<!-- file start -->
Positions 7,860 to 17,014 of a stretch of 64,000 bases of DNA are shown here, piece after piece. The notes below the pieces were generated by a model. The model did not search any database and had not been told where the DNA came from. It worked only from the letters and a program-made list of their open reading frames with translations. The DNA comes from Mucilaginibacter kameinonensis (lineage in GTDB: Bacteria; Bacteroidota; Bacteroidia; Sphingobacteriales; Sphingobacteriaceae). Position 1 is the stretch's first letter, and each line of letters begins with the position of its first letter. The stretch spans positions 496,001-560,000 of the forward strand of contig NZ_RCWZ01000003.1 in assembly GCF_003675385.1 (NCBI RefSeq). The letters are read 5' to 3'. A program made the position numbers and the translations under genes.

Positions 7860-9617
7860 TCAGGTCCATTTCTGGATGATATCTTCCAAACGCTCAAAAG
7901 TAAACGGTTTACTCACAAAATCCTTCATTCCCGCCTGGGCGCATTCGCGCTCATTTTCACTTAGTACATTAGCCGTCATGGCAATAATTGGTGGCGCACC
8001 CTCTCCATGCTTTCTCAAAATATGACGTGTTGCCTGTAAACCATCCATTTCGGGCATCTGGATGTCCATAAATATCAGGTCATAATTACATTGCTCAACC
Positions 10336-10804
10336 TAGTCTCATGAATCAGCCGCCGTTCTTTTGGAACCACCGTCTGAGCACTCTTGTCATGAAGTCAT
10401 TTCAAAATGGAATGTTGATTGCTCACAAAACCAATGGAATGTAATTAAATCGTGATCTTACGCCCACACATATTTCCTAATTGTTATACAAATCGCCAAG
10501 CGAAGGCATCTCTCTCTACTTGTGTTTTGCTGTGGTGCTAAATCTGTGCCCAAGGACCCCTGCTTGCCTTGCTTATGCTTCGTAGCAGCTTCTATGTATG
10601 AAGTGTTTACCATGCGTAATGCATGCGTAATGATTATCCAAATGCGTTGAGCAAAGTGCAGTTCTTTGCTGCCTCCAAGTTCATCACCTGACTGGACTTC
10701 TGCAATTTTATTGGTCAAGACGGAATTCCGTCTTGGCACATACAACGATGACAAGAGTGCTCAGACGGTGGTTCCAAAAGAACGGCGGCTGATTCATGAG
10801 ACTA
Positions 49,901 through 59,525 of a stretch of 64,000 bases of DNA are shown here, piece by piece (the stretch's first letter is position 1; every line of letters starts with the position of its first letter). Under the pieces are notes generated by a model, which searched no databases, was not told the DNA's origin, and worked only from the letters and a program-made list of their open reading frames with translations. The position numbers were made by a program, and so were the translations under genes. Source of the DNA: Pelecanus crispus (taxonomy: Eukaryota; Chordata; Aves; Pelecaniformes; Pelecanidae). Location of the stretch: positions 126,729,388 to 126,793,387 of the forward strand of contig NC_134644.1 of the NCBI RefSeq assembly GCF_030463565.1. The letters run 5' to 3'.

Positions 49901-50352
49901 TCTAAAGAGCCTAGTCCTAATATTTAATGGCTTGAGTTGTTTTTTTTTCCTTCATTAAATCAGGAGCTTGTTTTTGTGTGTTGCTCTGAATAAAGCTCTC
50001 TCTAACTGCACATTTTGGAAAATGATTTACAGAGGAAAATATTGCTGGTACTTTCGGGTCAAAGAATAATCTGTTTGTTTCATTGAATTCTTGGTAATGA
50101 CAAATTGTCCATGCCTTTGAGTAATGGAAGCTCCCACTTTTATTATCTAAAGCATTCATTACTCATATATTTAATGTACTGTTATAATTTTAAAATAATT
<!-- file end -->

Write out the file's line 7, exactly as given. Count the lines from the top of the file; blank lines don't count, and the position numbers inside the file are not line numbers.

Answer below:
10336 TAGTCTCATGAATCAGCCGCCGTTCTTTTGGAACCACCGTCTGAGCACTCTTGTCATGAAGTCAT